Review of <em>Fetishism, psychoanalysis, and philosophy: The iridescent thing</em>.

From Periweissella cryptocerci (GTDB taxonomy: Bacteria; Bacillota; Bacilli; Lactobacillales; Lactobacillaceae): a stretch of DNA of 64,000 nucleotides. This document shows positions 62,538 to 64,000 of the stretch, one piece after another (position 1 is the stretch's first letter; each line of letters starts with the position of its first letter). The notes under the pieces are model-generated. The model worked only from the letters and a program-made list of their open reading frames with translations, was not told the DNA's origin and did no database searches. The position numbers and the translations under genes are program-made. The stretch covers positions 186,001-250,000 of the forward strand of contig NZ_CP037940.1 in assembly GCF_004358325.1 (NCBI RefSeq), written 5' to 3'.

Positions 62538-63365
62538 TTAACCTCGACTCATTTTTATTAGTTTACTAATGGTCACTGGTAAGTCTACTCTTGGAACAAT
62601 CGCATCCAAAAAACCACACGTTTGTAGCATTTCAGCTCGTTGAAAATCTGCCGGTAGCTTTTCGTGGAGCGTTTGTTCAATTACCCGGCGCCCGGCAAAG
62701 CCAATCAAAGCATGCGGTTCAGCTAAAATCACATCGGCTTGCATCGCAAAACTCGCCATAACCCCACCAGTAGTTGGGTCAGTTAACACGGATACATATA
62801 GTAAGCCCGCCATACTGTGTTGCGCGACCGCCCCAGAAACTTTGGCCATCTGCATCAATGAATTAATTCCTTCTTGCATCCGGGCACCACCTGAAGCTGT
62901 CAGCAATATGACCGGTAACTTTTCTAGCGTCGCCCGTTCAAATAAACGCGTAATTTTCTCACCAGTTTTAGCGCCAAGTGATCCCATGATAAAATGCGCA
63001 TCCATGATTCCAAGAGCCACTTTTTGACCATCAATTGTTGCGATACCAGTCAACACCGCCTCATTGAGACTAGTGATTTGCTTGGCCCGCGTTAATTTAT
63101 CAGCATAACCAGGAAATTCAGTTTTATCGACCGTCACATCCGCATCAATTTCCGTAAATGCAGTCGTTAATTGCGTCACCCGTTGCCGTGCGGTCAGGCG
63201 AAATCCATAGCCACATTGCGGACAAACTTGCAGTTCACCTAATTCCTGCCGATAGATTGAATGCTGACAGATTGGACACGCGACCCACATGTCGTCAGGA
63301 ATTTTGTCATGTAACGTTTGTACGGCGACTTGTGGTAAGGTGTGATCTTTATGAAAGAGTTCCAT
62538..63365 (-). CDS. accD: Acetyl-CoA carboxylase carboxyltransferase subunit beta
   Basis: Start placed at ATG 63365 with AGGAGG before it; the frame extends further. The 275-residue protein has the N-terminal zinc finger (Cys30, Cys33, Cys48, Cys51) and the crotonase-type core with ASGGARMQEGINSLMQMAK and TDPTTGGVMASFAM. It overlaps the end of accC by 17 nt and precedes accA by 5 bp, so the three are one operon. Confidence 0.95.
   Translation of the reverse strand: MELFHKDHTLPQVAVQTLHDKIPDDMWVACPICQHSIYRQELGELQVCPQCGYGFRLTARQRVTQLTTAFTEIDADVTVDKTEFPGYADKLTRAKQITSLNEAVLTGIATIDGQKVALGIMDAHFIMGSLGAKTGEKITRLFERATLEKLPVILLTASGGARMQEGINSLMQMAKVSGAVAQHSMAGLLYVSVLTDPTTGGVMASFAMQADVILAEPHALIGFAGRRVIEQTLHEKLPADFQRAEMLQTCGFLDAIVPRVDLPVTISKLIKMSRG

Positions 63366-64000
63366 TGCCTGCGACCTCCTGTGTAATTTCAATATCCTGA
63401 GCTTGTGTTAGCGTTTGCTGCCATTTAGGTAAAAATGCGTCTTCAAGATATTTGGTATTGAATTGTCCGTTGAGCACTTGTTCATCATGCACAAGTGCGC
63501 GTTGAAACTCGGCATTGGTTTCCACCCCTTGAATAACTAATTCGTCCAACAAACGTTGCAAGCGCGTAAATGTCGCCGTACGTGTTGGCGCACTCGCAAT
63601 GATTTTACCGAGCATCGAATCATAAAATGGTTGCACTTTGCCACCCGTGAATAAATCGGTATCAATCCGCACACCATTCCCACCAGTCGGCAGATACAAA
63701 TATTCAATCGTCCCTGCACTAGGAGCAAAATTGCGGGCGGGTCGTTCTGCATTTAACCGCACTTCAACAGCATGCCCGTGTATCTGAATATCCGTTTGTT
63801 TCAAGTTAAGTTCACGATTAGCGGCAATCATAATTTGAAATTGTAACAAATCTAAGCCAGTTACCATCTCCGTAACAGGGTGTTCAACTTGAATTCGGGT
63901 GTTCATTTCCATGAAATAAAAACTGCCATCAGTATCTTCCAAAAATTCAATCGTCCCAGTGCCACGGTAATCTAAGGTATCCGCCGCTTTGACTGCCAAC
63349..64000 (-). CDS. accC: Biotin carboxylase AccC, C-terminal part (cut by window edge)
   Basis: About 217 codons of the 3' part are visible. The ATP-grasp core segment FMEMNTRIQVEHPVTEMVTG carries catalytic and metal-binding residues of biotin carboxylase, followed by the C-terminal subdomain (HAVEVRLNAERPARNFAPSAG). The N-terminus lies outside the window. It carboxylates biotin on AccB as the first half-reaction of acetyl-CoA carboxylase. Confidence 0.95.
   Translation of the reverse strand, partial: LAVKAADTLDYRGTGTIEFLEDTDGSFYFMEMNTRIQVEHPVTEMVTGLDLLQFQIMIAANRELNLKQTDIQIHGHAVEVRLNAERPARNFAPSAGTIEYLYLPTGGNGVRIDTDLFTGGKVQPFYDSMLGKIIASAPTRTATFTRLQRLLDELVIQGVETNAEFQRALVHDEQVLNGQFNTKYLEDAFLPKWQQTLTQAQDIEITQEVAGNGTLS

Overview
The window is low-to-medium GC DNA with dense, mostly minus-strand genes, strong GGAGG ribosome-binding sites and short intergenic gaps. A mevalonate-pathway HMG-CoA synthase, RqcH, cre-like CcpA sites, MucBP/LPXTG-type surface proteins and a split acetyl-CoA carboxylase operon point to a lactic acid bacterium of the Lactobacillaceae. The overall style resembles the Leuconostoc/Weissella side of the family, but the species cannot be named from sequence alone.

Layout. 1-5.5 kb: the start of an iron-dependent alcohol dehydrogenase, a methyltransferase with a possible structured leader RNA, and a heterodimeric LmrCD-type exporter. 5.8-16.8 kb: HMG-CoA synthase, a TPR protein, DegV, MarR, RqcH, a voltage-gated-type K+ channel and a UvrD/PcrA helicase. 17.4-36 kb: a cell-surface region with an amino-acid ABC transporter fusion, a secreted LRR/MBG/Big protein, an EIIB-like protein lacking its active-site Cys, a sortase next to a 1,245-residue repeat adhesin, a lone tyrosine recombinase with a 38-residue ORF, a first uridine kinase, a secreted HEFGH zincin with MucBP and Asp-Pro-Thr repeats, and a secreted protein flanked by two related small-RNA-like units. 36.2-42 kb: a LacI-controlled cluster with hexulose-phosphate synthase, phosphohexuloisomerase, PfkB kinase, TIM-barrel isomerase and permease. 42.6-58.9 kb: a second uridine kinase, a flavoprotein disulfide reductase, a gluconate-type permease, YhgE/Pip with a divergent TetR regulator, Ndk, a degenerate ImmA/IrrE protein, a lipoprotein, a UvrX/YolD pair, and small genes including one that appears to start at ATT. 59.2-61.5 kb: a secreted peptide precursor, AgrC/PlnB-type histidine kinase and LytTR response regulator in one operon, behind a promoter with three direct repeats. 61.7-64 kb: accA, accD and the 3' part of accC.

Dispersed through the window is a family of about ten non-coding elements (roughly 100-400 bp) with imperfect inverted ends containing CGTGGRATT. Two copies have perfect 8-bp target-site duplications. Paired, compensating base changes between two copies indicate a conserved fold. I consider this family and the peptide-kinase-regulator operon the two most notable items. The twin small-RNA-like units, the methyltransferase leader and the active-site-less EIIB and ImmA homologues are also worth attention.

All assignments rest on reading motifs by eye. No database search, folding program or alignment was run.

Reviews the book, Fetishism, Psychoanalysis, and Philosophy: The Iridescent Thing by Alan Bass (see record 2018-00450-000). Bass’s book is about fetishistic objects in the broadest sense— those that get worshiped, those seen functioning sexually, and those that constitute, in Marx’s thinking, the fetishization of commodities. Bass builds his argument on the foundation of two of Freud’s late-appearing assertions/theories. Bass ties fetishization to concrete thinking by noting that both involve a failure to appreciate the difference—there is that word again—between the indicator (sign, symbol, call it what you may) and what it serves to indicate (that which is designated, that which is symbolized, “the thing itself”). Bass starts at the beginning—dedicating a chapter to the work of Charles de Brosses, a proto-anthropologist who coined the term “fetishism” in 1760 to describe a primitive form of thinking that, to de Brosses’s way of thinking, was indicative of an “excess of stupidity that precluded reason”. The following chapter takes up the work of August Comte, widely regarded as the father of sociology. This book’s longest and most sweeping chapter is dedicated to the thinking of Heidegger, whose concept of Dasein translates into “being-in-the world”—a world that is not objectively present for the subject—a primitive absorption in phenomenon (being) unmediated by traditional philosophical abstractions. Further along in this chapter, Bass singles out Heidegger’s illustrative use of “the knot in the handkerchief” (better understood in our parlance as the string tied around the finger)—a reminder (symbol) of what one wishes not to forget (what one is trying to remember). There can be little doubt that this review cannot begin to do justice to the depth and complexity of Bass’s review of philosophy (PsycINFO Database Record (c) 2018 APA, all rights reserved)